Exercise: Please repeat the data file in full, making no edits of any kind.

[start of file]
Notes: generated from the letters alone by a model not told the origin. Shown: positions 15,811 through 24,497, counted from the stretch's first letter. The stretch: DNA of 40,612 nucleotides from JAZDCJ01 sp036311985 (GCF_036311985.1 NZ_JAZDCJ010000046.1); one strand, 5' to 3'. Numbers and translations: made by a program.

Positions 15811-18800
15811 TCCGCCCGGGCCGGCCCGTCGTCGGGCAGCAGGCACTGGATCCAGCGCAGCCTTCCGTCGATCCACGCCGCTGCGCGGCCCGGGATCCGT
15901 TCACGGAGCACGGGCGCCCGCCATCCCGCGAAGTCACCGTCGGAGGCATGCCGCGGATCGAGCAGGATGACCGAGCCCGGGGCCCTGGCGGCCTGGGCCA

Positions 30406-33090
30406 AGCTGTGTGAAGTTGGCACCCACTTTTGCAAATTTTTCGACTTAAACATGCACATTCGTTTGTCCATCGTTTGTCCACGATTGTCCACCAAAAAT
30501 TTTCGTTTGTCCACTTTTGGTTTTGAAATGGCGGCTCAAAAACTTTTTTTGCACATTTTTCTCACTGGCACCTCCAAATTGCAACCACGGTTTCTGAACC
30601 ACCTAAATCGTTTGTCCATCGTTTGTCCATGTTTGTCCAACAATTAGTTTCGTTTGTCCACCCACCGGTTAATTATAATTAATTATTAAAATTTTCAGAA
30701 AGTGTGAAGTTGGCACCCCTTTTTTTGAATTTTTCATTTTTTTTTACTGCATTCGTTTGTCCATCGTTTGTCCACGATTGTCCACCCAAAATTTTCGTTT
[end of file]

Notes: generated from the letters alone by a model not told the origin. Shown: positions 15,811 through 24,497, counted from the stretch's first letter. The stretch: DNA of 40,612 nucleotides from JAZDCJ01 sp036311985 (GCF_036311985.1 NZ_JAZDCJ010000046.1); one strand, 5' to 3'. Numbers and translations: made by a program.

Positions 15811-18800
15811 TCCGCCCGGGCCGGCCCGTCGTCGGGCAGCAGGCACTGGATCCAGCGCAGCCTTCCGTCGATCCACGCCGCTGCGCGGCCCGGGATCCGT
15901 TCACGGAGCACGGGCGCCCGCCATCCCGCGAAGTCACCGTCGGAGGCATGCCGCGGATCGAGCAGGATGACCGAGCCCGGGGCCCTGGCGGCCTGGGCCA

Positions 30406-33090
30406 AGCTGTGTGAAGTTGGCACCCACTTTTGCAAATTTTTCGACTTAAACATGCACATTCGTTTGTCCATCGTTTGTCCACGATTGTCCACCAAAAAT
30501 TTTCGTTTGTCCACTTTTGGTTTTGAAATGGCGGCTCAAAAACTTTTTTTGCACATTTTTCTCACTGGCACCTCCAAATTGCAACCACGGTTTCTGAACC
30601 ACCTAAATCGTTTGTCCATCGTTTGTCCATGTTTGTCCAACAATTAGTTTCGTTTGTCCACCCACCGGTTAATTATAATTAATTATTAAAATTTTCAGAA
30701 AGTGTGAAGTTGGCACCCCTTTTTTTGAATTTTTCATTTTTTTTTACTGCATTCGTTTGTCCATCGTTTGTCCACGATTGTCCACCCAAAATTTTCGTTT